James McNeill Whistler and the Case for Beauty
The original art star, Whistler was a caustic wit and man-about-town. For the first time, a film examines the biography of the man and the course of his career. Best known for his painting popularly called “Whistler’s Mother,” by his death, Whistler was one of the most recognized artists in Europe and is today placed in the first rank of modern painters.
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About the Show
In the fall of 1855, at the age of 21, a young aspiring artist named James McNeill Whistler (1834-1901) left the United States for France, to study art. He would live the rest of his life abroad, mostly in London, where he would achieve fame in his lifetime as the painter of a portrait best known today as "Whistler’s Mother" and today, as the artist whose devotion to beauty advanced the 20th-century art form known as abstraction.
Whistler cut through London with a caustic wit, prickly personality and mannered style that drew attention to his work in a competitive art marketplace. Sporting patent leather pumps and a monocle, his theatrics attracted the curiosity of potential buyers and his barbed exchanges with art critics kept him in the public eye. When one critic accused him of flinging “a pot of paint” in the face of the public with his impressionistic paintings, he sued for libel, went to court and changed the course of art history.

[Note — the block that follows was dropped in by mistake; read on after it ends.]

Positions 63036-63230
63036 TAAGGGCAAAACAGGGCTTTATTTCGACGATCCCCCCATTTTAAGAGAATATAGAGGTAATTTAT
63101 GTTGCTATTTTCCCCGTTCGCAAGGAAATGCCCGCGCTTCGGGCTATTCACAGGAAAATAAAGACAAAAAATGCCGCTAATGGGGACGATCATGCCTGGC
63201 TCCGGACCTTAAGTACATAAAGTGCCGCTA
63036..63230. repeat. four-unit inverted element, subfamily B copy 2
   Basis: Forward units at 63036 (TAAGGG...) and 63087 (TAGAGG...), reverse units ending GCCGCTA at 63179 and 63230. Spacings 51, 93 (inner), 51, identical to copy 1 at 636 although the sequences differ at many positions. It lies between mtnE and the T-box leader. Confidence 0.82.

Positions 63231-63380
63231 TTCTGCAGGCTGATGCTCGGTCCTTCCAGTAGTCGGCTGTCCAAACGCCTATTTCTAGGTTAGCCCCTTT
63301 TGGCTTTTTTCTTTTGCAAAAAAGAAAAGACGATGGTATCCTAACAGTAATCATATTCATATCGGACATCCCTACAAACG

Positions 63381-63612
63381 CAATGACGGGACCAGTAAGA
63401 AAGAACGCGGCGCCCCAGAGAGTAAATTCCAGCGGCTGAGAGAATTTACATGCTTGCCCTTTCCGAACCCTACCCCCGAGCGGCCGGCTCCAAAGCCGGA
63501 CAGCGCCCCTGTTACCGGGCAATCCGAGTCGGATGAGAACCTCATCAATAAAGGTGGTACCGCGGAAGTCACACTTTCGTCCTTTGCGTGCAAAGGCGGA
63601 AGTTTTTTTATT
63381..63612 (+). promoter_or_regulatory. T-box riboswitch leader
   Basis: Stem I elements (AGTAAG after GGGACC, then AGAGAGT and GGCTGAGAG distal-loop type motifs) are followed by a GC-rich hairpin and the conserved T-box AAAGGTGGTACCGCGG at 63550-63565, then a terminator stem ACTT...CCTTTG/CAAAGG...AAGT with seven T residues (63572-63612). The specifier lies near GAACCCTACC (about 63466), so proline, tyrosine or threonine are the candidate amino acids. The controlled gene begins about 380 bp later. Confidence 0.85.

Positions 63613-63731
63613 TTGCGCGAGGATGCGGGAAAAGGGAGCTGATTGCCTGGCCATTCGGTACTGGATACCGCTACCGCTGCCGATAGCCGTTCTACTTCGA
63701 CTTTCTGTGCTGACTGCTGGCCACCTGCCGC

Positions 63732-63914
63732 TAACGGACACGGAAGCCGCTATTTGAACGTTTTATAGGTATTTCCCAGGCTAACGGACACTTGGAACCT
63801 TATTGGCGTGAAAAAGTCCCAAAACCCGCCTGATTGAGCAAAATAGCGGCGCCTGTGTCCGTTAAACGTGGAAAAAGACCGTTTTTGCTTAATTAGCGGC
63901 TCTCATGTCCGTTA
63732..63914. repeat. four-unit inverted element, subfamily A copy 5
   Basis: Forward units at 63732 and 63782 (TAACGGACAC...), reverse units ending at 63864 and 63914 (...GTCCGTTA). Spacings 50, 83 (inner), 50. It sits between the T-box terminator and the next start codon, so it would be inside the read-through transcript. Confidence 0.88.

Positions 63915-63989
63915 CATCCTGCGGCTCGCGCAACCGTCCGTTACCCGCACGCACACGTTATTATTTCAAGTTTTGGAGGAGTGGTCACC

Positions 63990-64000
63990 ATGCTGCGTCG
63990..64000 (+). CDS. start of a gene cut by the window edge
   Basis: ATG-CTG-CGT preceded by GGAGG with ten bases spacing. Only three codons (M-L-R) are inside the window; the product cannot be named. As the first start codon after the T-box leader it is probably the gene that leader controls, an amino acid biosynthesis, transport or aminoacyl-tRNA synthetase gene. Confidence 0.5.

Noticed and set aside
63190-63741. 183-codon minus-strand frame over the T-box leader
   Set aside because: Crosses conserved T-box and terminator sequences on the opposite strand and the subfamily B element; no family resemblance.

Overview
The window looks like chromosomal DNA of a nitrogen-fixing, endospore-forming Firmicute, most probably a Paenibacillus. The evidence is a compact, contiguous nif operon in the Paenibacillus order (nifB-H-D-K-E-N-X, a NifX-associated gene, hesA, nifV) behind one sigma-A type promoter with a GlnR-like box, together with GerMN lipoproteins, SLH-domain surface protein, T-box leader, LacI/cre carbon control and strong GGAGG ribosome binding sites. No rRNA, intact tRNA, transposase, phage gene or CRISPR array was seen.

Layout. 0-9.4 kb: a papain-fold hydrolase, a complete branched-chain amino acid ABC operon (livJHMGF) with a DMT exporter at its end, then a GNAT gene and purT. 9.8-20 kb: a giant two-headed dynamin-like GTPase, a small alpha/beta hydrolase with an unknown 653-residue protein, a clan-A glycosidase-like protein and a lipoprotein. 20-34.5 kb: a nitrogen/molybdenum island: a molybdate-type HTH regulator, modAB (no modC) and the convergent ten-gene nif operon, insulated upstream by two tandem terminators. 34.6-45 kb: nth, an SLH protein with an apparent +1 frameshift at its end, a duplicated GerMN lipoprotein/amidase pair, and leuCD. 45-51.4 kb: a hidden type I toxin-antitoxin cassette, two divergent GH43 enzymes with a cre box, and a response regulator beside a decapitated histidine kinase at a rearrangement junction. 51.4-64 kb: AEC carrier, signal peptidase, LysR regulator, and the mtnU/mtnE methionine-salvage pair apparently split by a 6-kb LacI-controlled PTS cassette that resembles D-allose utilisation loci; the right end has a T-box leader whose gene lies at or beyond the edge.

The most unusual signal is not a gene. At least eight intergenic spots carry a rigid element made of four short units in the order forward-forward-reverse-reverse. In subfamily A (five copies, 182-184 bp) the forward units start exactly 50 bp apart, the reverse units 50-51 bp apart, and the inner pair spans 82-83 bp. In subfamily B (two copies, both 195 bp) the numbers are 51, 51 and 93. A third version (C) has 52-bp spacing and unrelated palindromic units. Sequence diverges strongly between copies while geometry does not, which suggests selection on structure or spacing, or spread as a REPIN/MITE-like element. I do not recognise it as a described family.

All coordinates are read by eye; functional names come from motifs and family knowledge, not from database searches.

Celebrated for his impact on the visual arts, he was an important figure in the artistic and literary swirl of his time. His friends included Édouard Manet and Edgar Degas; like them, he encouraged “an entirely new way of seeing.” His breakaway approach to art moved painting toward abstraction, sparked a renaissance in printmaking and resulted in the Peacock Room, a masterpiece of interior design.
Born in Massachusetts, he spent his childhood in Russia, where his father had been hired by Czar Nicholas I to engineer a railroad between Moscow and St. Petersburg. He attended West Point but was dismissed for an abundance of demerits. But in the studio he was a tireless worker. In his mid-20s, his work was presented at London’s prestigious exhibitions, but he rejected this almost certain path to wealth and fame in favor of a new approach dismissed by most critics. Advocating “art for art’s sake,” he devoted himself to making beautiful pictures, and in the process created controversial, nearly abstract paintings that set the stage for the artistic advances of the 20th century.
After declaring bankruptcy at 45, he spent the next decade building support for his work. By the 1890s, when "Whistler’s Mother" was purchased for the Louvre, he had become one of the most recognized artists in all of Europe. Critics compared him to Velázquez and Rembrandt, placing him in the first rank of modern painters, calling him the greatest artistic genius that America ever produced.
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